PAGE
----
Fake Problems Cuts to the ChaseJuly 2nd, 2009
Fake Problems – Mercury Lounge – July 1, 2009
In an age of cookie-cutter bands, Fake Problems has truly created a sound all its own. Some call it folk-punk, as singer Chris Farren’s husky growl is reminiscent of Chuck Ragan’s (Hot Water Music) and Ben Nichols’ (Lucero), but what makes this Naples, Fla., quartet stand alone is not only its ability to stray its sound from such a limiting genre tag, but it’s done without sounding like a hot mess.
Both on record and live, Fake Problems includes much more diverse instrumentation than many of its peers. At last night’s Mercury Lounge show, bassist Derek Perry hopped all over the stage, his lanky body lunging back and forth with each chord played. A set of bongos—which the keyboardist played with drumsticks—and drums rounded out the rhythm section. And a trumpet player completed Fake Problems’ lineup.
Although the band played only a 40-minute set (despite having two full-lengths and an EP), the time spent onstage was well done. A few one-sentence song introductions and a couple shout-outs to guitarist Casey Lee, who was not present due to a family emergency, was all the crowd heard from Farren that wasn’t in song. The title track from 2007’s How Far Our Bodies Go, introduced by Farren as a “sing-along,” got perhaps the best crowd reaction of the night, with the simple melody of “The Dream Team”—the single off the band’s most recent release, It’s Great to Be Alive—coming in at a close second. Fake Problems has already been heralded as this year’s Gaslight Anthem, and surely it won’t playing as intimate a place as Mercury Lounge on its next Northeast trek. —Kirsten Housel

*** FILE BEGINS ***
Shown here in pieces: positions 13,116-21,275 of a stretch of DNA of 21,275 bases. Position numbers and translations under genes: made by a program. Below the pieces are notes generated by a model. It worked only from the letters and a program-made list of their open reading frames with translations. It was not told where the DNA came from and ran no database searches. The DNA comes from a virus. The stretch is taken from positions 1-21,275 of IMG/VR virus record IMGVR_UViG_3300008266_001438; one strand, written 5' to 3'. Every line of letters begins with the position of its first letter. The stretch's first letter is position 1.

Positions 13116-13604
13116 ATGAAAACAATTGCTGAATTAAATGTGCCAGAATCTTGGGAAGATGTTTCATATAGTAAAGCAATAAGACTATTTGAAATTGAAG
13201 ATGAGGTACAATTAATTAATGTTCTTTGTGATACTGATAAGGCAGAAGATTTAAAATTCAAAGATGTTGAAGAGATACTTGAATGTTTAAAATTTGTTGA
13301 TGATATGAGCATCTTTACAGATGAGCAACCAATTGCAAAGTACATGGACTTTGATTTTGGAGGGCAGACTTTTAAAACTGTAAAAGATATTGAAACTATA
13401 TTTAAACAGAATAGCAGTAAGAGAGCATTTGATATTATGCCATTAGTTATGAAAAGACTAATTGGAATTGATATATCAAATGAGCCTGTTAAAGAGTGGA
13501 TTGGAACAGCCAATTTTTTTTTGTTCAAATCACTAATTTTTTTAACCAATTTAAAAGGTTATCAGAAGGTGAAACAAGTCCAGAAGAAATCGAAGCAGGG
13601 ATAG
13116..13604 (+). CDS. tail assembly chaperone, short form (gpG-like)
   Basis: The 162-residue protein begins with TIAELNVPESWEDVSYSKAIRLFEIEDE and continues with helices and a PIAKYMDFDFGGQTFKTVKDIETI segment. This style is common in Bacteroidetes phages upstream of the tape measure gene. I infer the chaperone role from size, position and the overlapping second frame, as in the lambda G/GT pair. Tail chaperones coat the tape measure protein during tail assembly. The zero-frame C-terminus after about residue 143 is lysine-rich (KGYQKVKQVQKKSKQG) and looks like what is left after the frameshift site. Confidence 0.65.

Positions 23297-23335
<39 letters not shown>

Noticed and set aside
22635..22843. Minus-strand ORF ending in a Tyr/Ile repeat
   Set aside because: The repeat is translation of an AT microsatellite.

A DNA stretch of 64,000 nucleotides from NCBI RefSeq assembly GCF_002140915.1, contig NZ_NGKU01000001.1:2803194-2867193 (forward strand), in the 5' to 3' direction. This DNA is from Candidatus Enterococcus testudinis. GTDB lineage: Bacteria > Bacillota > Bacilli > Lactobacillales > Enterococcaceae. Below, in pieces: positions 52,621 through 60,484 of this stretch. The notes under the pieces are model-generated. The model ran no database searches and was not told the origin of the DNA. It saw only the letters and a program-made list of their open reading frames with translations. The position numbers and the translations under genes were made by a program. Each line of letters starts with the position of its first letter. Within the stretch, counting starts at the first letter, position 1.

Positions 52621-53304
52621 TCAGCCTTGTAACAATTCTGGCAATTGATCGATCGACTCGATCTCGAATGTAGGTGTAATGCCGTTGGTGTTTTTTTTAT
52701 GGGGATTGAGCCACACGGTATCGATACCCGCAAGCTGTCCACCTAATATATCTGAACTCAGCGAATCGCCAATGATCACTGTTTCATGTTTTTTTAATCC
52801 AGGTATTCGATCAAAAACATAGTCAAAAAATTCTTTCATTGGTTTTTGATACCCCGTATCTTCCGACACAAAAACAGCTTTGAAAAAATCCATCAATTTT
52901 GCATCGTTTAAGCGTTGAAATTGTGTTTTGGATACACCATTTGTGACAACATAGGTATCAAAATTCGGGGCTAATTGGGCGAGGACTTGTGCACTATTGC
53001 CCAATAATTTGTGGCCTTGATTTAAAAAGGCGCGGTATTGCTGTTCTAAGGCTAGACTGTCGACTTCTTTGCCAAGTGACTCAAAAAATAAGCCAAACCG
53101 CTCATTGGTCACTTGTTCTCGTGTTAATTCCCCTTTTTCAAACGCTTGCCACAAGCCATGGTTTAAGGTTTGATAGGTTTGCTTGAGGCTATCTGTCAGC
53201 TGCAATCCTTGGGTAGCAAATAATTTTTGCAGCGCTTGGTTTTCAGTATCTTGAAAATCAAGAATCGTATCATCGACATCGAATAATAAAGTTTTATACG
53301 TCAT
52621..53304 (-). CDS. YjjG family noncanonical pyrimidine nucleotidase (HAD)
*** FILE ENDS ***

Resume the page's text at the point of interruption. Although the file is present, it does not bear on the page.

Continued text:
Photos courtesy of Kirsten Housel